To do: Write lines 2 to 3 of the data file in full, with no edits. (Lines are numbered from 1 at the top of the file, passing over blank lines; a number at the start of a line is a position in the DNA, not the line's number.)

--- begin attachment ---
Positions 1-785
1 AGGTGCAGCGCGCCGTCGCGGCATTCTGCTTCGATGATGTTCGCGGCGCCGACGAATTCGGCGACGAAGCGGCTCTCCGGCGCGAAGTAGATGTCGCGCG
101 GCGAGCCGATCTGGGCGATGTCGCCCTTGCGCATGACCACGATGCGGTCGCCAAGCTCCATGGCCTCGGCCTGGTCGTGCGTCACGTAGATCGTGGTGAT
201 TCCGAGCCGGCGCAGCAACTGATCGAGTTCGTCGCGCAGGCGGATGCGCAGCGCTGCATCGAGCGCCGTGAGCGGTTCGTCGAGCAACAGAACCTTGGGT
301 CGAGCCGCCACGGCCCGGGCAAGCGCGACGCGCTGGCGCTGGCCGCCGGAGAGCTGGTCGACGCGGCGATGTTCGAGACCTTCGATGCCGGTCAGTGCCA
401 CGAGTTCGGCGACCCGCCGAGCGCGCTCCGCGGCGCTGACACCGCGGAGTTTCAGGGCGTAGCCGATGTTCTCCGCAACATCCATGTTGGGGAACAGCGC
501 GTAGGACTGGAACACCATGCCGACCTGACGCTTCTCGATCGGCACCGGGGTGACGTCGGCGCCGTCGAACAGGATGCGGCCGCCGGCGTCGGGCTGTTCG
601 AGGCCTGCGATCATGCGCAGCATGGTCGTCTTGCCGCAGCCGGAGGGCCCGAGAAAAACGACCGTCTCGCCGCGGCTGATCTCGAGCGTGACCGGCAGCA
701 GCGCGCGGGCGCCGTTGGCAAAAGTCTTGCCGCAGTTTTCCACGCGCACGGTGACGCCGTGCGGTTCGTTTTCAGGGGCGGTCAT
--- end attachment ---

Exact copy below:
1 AGGTGCAGCGCGCCGTCGCGGCATTCTGCTTCGATGATGTTCGCGGCGCCGACGAATTCGGCGACGAAGCGGCTCTCCGGCGCGAAGTAGATGTCGCGCG
101 GCGAGCCGATCTGGGCGATGTCGCCCTTGCGCATGACCACGATGCGGTCGCCAAGCTCCATGGCCTCGGCCTGGTCGTGCGTCACGTAGATCGTGGTGAT